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Four major cities pledge to ban diesel cars by 2025

December 2, 2016 by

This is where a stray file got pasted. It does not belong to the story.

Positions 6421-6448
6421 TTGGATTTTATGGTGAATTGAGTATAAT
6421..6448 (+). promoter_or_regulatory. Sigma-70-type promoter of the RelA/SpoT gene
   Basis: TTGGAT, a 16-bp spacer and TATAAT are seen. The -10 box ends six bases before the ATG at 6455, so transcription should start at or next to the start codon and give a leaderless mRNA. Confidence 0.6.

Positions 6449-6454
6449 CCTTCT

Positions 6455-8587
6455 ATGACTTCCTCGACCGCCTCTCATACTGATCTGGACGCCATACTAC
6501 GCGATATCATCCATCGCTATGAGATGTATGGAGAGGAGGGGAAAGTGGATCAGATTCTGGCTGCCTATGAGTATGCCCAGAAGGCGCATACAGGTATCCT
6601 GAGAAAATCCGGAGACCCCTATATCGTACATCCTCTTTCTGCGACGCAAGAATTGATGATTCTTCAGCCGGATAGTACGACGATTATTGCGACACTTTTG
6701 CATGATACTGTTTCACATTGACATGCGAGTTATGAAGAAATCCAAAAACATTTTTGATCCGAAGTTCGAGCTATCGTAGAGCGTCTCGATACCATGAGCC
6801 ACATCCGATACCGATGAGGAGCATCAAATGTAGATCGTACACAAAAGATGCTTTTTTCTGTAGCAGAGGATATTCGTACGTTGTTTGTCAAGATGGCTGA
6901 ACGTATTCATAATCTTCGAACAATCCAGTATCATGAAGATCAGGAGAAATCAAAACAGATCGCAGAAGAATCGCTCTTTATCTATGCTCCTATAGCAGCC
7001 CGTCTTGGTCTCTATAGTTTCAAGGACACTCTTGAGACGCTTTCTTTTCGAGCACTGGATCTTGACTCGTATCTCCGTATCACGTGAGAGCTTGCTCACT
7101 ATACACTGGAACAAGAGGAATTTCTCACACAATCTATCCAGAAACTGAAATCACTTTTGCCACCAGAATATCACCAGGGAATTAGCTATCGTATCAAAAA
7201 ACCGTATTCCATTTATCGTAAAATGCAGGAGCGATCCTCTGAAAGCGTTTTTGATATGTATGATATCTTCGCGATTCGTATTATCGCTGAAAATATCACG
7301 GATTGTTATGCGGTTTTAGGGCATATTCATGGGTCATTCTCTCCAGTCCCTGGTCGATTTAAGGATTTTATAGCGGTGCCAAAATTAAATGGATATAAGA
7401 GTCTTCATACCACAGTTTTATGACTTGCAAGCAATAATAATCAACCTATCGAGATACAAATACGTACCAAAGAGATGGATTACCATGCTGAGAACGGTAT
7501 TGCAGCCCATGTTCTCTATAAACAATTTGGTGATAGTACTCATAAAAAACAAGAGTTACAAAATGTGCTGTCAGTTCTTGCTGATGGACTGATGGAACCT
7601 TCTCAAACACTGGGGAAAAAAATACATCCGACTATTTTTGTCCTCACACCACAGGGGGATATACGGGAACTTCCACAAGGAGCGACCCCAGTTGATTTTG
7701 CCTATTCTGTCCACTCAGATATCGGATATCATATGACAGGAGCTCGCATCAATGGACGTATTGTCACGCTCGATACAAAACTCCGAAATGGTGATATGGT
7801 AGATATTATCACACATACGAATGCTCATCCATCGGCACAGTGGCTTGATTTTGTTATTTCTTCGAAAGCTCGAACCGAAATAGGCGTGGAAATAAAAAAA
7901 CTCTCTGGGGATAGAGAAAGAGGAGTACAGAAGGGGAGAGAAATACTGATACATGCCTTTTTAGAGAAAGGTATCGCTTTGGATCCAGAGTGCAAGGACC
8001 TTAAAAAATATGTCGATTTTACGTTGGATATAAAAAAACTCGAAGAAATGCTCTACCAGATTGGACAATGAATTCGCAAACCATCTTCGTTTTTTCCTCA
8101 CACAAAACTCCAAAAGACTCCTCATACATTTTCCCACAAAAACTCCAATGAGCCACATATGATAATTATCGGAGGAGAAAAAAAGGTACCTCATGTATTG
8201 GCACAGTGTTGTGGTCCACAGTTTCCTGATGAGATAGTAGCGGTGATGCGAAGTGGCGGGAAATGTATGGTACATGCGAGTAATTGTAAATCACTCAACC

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Air pollution plagues many large cities , and now four major metropolises are taking a stand. At the C40 Mayors Summit ending today in Mexico City, Paris, Madrid, Mexico City, and Athens pledged to ban diesel cars by 2025. They also urged car manufacturers to take action, saying they will provide incentives for their residents to walk, bike, or drive alternatively-fueled cars. Air pollution leads to three million deaths every single year, with most fatalities occurring in cities, according to the World Health Organization. As diesel cars pump out contaminating fumes, the four cities decided to remove those vehicles from their cities. In addition to carbon dioxide, cars emit nitrogen dioxide and tiny particles, worsening air quality especially in congested urban areas. Related: 6 brilliant smog-eating designs ridding cities of air pollution According to The Guardian, it’s not precisely clear if the pledge will include a total ban, or if it will simply ban cars from some areas of the cities, and if so, exactly which areas. But such a move could be especially beneficial for Mexico City, which just this year banned over one million cars in an air pollution crisis. Mexico City mayor Miguel Ángel Mancera said in a statement , “It is no secret that in Mexico City we grapple with the twin problems of air pollution and traffic.” Public transportation , like the subway and bus system, will be expanded, according to the mayor, as will bicycling infrastructure. Athens mayor Giorgos Kaminis indicated he wants to take his city even one step further by removing every car from Athens’ center. Paris mayor Anne Hidalgo challenged the car industry to take pollution as seriously as the four cities. “Today, we…stand up to say we no longer tolerate air pollution and the health problems and deaths it causes – particularly for our most vulnerable citizens,” she said. “Big problems like air pollution require bold action, and we call on car and bus manufacturers to join us.” Via The Guardian Images via Mike Norton on Flickr and Pixabay